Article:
**Inmn ** 12:07
No clue. 

**Margaret ** 12:09
And that is that is very intentional. There’s a scene where there’s like a sniper and there’s a counter sniper. And the people are like, "Wait, which side are you on?" And he’s like, "I’m just trying to kill that guy. He’s trying to kill me." And like–

**Inmn ** 12:20
And they’re like queer-coded.

**Margaret ** 12:22
Yeah, they have pink hair or whatever.

**Inmn ** 12:25
And fingernail polish.

**Margaret ** 12:28
Oh, I didn’t catch that. Yeah, no, totally. And it it feels…. That part feels a little bit real. It’s a kind of a little bit of a like…. What’s that "Heart of Darkness" movie?

**Inmn ** 12:45
Apocalypse Now. 

**Margaret ** 12:46
Yeah, like kind of this like, "I don’t know, man. War is hell" kind of vibe, right? And like, okay, so it’s centrist propaganda because at the end of the day, despite that they make this big deal of like, "Well, we don’t know who’s the good guys and the bad guys," you do. The President is bad. The Western Forces are good. Now they’re not "good: perfect, everything’s great." But the movie opens with a person with the United States flag suicide bombing. Noone presents suicide bombing as a positive thing in Western media. The United States government is the bad guys in this movie. That caught me by surprise. I expected passively to think that the way that they would do centrist propaganda–I knew it was gonna be centrist propaganda–is that they would have Texas and California being the far-right and the far-left. And they’re the bad guys. Instead, I think they are meant to–and this is a sloppy…it’s not how it should have been done–it represents the far-right and–sorry, the center-right–and the center-left teaming up to stop a fascist. Because the President has a couple like…. Okay, so if you like read all these reviews of people talking about it, I remember I was reading these right-wingers on Reddit. Everyone was like, "Oh, it’s all neutral." And this right-winger was like, "It’s not. It is anti-Trump. It is antifascist." And he was saying.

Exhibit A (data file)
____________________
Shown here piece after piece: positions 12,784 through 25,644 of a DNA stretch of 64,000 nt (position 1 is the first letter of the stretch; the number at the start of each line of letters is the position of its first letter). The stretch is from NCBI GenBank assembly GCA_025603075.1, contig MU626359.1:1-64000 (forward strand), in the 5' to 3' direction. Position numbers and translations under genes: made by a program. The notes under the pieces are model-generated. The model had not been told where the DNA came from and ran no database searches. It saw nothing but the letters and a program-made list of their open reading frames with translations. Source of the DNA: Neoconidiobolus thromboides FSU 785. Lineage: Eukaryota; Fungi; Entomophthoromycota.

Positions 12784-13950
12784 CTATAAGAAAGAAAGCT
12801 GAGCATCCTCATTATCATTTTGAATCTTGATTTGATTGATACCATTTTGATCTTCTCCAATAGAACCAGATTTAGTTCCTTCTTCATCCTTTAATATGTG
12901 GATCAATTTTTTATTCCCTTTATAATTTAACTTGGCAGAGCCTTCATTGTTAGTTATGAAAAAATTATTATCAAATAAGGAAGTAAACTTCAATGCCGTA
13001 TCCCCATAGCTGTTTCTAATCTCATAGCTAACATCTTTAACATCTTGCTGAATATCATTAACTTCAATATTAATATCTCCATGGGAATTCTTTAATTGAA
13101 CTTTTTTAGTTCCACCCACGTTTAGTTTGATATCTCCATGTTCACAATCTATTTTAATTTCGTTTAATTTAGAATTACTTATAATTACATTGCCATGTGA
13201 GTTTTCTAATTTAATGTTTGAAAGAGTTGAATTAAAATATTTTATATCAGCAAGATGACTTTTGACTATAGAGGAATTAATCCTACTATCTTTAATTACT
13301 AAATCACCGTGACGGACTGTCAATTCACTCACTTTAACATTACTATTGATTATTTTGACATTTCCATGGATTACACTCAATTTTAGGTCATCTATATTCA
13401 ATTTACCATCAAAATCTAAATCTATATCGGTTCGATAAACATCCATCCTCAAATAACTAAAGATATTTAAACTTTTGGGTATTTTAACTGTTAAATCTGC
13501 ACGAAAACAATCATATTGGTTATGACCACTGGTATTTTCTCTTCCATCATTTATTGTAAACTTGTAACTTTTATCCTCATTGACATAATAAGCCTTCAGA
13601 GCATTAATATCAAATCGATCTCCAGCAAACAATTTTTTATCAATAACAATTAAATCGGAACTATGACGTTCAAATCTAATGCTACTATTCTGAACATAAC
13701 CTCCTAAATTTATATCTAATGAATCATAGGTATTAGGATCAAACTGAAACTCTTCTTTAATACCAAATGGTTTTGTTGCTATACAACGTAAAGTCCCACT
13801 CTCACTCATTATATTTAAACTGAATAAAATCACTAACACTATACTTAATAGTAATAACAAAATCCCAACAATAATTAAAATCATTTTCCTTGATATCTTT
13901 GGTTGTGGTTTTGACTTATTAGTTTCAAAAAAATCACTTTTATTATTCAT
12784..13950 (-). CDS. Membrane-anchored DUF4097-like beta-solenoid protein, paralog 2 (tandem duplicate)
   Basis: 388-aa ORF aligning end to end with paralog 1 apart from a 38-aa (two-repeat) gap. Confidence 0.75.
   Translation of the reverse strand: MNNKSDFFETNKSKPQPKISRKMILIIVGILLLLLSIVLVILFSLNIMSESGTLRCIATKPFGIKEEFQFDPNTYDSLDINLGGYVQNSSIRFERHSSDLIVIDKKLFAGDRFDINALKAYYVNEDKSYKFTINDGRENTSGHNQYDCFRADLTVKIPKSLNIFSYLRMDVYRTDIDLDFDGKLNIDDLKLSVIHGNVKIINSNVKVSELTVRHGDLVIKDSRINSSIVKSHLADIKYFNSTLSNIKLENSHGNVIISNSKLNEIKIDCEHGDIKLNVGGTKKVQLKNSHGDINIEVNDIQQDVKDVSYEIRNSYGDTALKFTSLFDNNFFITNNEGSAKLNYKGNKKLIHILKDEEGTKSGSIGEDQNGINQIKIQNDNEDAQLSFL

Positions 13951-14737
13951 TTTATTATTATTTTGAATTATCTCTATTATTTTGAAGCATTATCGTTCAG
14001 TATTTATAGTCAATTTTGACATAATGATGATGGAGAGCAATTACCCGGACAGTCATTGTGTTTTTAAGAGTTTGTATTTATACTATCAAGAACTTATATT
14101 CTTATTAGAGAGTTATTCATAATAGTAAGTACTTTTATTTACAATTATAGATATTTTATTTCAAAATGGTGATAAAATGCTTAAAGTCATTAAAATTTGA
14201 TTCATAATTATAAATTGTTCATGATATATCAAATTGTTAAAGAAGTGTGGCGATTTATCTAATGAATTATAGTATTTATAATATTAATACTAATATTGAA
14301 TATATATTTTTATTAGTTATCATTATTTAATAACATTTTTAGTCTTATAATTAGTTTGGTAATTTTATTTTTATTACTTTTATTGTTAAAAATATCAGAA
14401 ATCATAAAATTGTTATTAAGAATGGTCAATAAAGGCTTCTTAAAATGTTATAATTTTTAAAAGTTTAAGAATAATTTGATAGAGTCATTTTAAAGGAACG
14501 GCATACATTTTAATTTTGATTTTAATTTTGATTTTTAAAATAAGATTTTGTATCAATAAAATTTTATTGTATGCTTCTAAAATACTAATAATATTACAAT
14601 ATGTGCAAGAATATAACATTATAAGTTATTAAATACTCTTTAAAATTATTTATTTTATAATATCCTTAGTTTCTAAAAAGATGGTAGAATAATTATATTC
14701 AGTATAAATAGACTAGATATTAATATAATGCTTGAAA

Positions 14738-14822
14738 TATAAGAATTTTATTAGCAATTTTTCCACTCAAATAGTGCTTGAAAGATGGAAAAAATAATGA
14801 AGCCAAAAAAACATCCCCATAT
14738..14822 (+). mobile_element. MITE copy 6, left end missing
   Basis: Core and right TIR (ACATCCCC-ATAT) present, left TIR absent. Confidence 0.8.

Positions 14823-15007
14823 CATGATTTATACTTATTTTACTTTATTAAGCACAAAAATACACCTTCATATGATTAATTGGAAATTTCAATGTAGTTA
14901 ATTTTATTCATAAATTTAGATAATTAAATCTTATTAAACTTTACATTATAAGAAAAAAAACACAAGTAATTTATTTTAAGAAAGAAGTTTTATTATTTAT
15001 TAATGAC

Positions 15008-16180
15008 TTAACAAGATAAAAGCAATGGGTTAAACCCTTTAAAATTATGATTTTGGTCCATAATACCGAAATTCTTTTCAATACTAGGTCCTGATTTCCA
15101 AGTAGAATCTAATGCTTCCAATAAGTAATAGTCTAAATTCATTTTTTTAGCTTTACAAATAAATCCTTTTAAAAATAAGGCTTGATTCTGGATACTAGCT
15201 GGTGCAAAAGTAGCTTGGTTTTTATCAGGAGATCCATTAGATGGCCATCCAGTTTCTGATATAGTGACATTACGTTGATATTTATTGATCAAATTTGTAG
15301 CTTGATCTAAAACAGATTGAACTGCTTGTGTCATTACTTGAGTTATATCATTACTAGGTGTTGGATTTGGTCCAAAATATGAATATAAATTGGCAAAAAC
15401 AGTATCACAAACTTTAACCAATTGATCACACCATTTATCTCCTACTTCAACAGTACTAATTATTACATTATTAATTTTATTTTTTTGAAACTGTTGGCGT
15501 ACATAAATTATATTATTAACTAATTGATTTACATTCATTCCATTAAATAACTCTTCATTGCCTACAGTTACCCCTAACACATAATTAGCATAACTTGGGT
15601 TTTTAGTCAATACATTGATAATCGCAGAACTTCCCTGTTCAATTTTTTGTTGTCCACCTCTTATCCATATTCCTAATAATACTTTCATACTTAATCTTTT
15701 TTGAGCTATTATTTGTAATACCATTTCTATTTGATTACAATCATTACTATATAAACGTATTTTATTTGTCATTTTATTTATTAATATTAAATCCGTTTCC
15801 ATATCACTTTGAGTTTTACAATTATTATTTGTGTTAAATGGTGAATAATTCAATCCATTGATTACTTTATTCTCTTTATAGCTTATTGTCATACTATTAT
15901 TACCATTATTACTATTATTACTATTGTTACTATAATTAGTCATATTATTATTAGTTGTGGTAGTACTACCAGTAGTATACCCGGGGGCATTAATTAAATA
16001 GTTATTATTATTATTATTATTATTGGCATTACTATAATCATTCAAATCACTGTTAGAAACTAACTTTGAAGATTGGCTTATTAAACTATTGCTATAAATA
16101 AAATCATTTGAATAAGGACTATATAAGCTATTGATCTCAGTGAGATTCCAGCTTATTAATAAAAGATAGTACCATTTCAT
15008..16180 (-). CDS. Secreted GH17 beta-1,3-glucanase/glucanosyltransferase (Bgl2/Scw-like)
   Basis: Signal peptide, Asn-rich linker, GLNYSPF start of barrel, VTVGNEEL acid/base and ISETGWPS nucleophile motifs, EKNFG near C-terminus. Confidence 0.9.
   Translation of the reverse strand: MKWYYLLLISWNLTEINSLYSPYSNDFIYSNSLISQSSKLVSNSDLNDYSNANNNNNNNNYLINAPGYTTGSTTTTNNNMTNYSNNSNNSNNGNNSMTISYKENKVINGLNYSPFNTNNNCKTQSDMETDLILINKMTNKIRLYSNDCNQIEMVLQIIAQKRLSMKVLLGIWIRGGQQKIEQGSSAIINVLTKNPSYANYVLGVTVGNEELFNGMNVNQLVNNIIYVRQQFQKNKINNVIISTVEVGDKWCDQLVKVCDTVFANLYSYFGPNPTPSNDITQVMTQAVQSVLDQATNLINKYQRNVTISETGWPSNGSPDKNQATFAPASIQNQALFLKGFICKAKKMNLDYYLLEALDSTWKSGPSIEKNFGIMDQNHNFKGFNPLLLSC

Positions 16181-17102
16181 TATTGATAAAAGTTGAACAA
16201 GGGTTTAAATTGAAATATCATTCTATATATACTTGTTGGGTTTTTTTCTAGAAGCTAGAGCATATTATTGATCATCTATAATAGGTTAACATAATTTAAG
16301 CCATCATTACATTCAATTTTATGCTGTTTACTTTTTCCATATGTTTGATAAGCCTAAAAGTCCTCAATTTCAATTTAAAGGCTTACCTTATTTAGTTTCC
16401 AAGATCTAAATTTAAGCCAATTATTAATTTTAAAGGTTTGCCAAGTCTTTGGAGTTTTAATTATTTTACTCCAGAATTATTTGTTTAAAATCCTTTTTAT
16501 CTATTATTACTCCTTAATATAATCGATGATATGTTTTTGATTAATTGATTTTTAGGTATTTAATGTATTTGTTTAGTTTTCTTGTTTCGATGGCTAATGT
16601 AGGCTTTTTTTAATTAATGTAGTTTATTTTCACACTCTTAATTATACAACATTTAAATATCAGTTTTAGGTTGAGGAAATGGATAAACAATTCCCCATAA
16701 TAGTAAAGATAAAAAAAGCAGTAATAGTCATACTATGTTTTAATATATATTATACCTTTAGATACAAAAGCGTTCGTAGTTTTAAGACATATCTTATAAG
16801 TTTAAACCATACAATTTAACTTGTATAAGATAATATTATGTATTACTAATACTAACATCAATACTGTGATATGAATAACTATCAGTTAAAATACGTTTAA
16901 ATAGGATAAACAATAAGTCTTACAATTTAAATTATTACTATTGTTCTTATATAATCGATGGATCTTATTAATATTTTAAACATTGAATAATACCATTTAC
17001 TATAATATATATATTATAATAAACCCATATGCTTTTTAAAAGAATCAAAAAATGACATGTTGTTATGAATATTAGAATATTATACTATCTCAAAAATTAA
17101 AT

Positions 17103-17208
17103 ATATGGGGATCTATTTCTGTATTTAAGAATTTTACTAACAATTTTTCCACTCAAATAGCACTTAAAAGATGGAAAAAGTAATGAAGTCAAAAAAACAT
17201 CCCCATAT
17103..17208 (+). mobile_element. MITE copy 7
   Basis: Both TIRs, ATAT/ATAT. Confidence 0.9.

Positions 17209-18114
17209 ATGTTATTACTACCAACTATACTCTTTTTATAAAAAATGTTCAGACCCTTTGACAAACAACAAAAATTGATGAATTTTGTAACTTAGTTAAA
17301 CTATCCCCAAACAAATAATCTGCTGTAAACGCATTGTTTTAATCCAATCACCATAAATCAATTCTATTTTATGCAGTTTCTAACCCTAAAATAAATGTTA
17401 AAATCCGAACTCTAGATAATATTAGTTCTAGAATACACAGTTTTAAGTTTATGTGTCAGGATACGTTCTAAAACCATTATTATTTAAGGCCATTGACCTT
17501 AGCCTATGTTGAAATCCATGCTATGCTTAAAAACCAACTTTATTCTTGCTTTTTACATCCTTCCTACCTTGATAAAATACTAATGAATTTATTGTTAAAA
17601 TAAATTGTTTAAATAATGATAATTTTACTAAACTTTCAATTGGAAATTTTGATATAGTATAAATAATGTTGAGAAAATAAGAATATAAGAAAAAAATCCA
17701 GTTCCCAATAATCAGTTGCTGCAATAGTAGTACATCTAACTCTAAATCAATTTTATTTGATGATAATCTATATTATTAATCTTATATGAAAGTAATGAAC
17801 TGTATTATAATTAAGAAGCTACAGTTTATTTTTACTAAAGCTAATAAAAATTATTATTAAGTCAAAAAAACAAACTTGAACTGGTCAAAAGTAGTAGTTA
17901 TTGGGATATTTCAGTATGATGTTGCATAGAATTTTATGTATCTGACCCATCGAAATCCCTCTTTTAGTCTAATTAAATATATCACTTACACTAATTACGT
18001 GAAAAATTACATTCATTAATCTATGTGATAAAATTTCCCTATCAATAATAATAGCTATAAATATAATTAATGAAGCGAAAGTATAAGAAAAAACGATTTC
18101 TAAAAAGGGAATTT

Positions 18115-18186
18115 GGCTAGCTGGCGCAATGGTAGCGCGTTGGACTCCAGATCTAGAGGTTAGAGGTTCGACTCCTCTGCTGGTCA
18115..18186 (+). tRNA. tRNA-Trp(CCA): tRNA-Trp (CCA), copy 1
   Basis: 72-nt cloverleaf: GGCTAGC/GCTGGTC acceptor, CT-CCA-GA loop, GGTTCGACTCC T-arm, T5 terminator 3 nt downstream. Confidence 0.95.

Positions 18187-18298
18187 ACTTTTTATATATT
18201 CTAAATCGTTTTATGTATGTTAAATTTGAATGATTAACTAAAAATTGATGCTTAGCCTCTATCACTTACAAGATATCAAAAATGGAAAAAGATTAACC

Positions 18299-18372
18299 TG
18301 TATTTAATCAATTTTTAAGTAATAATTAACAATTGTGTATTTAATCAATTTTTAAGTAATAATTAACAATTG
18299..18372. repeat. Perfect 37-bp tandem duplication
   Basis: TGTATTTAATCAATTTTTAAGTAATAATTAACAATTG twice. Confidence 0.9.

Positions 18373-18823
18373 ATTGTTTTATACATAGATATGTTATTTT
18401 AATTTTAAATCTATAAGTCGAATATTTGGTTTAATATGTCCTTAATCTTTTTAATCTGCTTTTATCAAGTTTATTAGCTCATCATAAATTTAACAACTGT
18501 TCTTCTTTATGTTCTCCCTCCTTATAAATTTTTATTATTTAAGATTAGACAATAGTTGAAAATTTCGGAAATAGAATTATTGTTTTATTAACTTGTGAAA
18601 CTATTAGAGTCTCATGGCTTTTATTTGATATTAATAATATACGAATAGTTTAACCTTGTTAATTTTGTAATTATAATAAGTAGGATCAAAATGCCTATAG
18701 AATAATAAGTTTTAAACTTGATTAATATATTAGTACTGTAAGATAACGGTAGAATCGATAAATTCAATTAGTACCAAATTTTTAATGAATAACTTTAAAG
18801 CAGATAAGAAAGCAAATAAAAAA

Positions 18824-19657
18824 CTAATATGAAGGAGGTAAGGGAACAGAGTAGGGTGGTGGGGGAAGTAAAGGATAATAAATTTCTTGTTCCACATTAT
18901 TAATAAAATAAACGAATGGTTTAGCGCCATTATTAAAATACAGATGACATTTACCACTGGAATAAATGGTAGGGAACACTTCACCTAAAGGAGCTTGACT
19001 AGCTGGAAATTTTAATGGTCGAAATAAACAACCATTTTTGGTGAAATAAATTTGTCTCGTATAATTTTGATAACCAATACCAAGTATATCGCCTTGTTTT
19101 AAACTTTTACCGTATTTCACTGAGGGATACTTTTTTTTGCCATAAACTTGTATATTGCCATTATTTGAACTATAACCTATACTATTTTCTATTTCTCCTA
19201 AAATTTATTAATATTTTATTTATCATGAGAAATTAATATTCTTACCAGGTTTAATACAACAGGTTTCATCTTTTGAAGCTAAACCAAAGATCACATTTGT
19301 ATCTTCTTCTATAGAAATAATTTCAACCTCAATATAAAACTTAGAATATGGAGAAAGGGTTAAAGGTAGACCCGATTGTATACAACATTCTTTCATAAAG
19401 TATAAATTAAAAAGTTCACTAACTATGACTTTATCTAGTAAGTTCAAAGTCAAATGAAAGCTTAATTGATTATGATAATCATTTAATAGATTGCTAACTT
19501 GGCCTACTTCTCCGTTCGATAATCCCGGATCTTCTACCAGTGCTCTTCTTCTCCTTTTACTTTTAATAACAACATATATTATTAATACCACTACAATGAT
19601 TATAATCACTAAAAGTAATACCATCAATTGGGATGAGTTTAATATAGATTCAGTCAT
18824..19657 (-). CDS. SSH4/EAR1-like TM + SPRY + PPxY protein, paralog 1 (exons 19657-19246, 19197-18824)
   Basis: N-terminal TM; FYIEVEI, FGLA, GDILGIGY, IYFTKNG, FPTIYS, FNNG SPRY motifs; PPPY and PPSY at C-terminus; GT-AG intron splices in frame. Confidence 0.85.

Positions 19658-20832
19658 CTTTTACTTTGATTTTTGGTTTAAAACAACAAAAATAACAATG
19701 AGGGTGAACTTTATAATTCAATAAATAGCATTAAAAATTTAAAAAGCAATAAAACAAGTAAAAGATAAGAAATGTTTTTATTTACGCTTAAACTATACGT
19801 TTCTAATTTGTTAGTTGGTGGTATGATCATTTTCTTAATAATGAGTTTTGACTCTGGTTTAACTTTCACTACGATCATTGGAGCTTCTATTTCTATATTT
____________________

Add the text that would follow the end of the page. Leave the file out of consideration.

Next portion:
**Inmn ** 14:17
It’s the only clear thing. That’s the only clear tie-in in the movie is that Nick Offerman is supposed to be Trump.

**Margaret ** 14:24
And so he noticed everything that I noticed and pointed it out to say "This movie is actually leftist propaganda." In that, for example, the dude’s Trump. The only actual bad person–there’s people who do war crimes in it. Like they gunned down some prisoners and stuff, and it’s a little bit of a like, "War is hell." There’s one group of actually bad people and they’re the racists.

**Inmn ** 14:58
Or…there’s a couple. I don’t know. There’s the gas station keepers who shots some looters, you know?

**Margaret ** 15:05
I think they’re negative, but they’re not…. Yeah, no, that’s true. 

**Inmn ** 15:11
Then like Jesse Plemons’ group, which are the racists– 

**Margaret ** 15:16
Okay. Yeah. 

**Inmn ** 15:17
[Continuing] –or the the anti-immigrants? And yeah, I don’t know. And they’re confusing to me because when I saw…when I was watching the movie, I was like, "Are these supposed to be the Western Forces?" because the Western Forces are talked about so mysteriously, to the point where it’s like vague in a way that is confusing and, I think, harmful.

**Margaret ** 15:38
I don’t disagree with you. 

**Inmn ** 15:41